It has finally happened. The process for getting access to the IPAWS-OPEN 2.0 Test capability is in place. You must fill out a request questionnaire first. This questionnaire will soon be available on the FEMA IPAWS web site. Until it is available, makers/developer/program managers of emergency management software and Alert dissemination systems can send email to “open AT eyestreet.com” requesting the questionnaire. We will use that information to construct a Memorandum of Agreement that you will sign and return to me. I will obtain a valid Government signature and return the MOA to you along with a programmers Manual, valid system endpoint for the IPAWS 2.0 web services, and an x509 signature to be used in accessing those end points. Please be patient. There is some pent-up demand and it will take a while before everyone is taken care of. We will be giving priority to current OPEN operational systems and to EAS dissemination systems that need to help broadcasters meet the infamous “180 day clock.” But we will get to you.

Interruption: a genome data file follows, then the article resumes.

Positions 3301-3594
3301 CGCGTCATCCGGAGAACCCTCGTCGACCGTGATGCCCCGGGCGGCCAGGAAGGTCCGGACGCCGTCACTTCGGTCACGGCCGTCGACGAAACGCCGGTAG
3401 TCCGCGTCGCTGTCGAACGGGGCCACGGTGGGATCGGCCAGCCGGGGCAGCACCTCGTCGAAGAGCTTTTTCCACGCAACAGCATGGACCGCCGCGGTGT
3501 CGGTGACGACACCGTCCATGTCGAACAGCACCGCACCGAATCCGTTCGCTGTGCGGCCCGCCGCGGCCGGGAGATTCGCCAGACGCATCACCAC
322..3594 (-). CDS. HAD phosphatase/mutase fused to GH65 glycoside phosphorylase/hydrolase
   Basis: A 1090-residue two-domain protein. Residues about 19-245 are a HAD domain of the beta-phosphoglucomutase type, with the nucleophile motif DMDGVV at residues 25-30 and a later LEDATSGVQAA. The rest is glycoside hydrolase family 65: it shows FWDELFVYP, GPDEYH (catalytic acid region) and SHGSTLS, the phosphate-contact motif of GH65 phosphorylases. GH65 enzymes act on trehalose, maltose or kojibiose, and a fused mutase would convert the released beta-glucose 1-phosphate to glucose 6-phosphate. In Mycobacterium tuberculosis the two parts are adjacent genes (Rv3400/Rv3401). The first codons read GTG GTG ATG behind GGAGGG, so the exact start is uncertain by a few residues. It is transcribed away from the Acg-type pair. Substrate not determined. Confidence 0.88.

A note to all of you who have been waiting since January (and before). We have been given authority. There is security paperwork to do, but the process is now in place.
Here are the details about the the IPAWS-OPEN Special Interest Group Meeting to be held at noon Eastern Time on wednesday where I will provide further detail :
Integrated Public Alert and Warning System (IPAWS)
Open Platform for Emergency Networks (OPEN) 2.0 Test Environment
Wednesday October 20, 12:00 Noon Eastern
During our next Webinar, System Architect Gary Ham will provide the latest information about access requirements for the IPAWS-OPEN 2.0 development test environment, including documentation and reporting requirements.
This program is intended primarily for system developers. Please make plans to join us via conference bridge and Live Meeting. As always, your questions and comments are welcome.
IMPORTANT: If you have not logged into Live Meeting before, check out the following connection instructions and participant guidelines prior to next week’s meeting:
(1) Login to MS Live Meeting for visuals: The following login link can only be used 30 minutes prior to the scheduled meeting time: https://www.livemeeting.com/cc/eiip/join?id=DMprogram&role=attend
(2) Call into the Conference Bridge number as follows: 1 (800) 366-7242 PIN 3647 6736#.
If you are unable to attend this month’s meeting due to other commitments, a recording will be accessible from the DM Web site.